The Tohono O'odham believe I'itoi, the creator, lives in a cave on the flanks of Baboquivari Peak.


This story, which is part of a much longer narrative, is set near the Sonoran O’odham village of Pozo Verde, near the southern end of the Baboquivari Mountains.

At some time in the distant past, a terrifying woman named Ho’ok lived in a cave near the village. She had animal claws on her hands and feet, and, after moving into her cave, started devouring the village children. The alarmed villagers went to I’itoi in his cave to ask for his help. Knowing that Ho’ok enjoyed dancing, I’itoi told the people to prepare for a big sing and circle dance, and to invite Ho’ok.

The dance lasted for four days and nights. All this time the people kept the Ho’ok dancing, and gave her special cigarettes that made her sleepy. Whenever she felt tired and tried to go home, the people hid in the bushes and rattled their dance rattles, knowing that Ho’ok was afraid of rattlesnakes. In this way they kept her dancing until she finally dropped to the ground, fast asleep.

In the meantime, the people had filled her cave with dry wood, and made a series of doors out of grass. They arranged the wood and the doors, carried Ho’ok into the cave, and set fire to the wood. Then they sealed the cave. In her agony at being burned alive, Ho’ok flung herself against the ceiling of the cave, splitting the rock, but I’itoi stamped on the crack and closed it. However, a wisp of smoke escaped and became a dangerous blue hawk…but that’s another part of the story.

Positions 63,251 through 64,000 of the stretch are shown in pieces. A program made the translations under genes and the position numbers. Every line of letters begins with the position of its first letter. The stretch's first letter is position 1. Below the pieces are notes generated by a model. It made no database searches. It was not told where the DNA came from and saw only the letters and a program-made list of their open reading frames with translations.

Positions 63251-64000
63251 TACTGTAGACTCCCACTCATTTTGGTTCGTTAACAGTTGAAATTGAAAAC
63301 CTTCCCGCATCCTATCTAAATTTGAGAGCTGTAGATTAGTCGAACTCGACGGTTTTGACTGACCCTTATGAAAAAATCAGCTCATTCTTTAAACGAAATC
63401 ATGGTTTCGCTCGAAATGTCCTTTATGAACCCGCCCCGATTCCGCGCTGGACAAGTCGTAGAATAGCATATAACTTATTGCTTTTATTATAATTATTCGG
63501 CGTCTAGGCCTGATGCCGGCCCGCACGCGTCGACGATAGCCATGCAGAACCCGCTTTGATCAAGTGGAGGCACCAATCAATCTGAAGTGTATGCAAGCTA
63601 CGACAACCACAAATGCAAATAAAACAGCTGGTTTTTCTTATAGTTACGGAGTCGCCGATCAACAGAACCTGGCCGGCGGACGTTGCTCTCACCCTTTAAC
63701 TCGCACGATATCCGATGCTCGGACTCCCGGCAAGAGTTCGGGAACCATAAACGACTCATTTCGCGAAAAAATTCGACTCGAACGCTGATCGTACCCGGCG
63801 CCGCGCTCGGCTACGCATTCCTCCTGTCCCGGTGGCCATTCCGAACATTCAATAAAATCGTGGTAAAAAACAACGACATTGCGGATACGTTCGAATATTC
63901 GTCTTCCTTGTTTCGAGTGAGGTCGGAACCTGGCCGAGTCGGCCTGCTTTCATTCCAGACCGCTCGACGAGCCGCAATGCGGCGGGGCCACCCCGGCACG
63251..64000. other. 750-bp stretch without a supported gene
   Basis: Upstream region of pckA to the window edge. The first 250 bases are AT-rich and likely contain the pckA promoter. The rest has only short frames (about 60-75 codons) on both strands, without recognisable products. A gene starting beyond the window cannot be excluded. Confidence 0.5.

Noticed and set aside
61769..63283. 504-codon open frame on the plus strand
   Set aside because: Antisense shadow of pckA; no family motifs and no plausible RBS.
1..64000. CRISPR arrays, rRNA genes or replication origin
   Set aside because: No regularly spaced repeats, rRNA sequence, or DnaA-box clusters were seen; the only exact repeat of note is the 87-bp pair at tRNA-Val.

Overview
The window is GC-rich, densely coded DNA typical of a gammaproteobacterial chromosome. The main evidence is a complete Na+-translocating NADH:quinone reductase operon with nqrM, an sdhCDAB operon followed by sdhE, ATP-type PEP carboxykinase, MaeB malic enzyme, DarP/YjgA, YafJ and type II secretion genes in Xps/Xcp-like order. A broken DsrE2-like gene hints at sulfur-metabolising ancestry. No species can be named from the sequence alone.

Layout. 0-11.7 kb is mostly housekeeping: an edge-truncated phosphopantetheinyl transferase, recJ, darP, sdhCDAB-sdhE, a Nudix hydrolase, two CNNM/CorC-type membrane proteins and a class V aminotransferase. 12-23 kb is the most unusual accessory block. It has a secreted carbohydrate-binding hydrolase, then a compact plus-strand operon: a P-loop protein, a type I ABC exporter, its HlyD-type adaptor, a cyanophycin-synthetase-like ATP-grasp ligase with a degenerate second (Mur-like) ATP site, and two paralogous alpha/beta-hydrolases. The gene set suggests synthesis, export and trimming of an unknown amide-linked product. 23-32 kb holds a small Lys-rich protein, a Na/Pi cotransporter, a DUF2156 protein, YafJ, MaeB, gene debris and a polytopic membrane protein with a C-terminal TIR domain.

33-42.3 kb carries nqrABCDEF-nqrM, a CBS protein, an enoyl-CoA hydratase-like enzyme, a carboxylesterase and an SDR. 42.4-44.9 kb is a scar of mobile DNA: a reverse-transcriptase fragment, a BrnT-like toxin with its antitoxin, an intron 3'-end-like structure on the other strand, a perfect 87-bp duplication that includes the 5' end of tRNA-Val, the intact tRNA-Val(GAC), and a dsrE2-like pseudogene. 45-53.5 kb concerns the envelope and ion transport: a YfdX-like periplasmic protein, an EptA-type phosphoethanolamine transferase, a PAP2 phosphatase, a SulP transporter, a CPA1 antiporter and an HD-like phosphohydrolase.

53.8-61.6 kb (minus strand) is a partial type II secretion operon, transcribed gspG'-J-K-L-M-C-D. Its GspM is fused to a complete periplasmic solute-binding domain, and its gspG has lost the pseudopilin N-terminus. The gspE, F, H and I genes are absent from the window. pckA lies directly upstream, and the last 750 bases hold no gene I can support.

The villagers at Pozo Verde can show you the Ho’ok’s cave, and the dance floor where the party took place. The story has gotten beyond the O’odham — I first heard it in the 1950s from a Mexican vaquero in a bar in Sasabe, Arizona. It is very much a part of the living geography of this part of the Border.

It, along with the other stories I‘m telling, also proves the O’odham claim to this land. No other group has a collective memory of this place that reaches back so far. We are in O’odham country, and as my friend Daniel Joaquin told an Anglo audience once when his waila band was introduced to them, “We hope you make us welcome because after all, we made you welcome.”

For the full story of the Ho:ok as it is told in Pozo Verde, see Saxton and Saxton (cited in the last blog) pp. 281-305. In the second chapter of my Beliefs and Holy Places (Tucson: U. of A. Press, 1992) I tell and comment on much of the material I’ve included in this short series.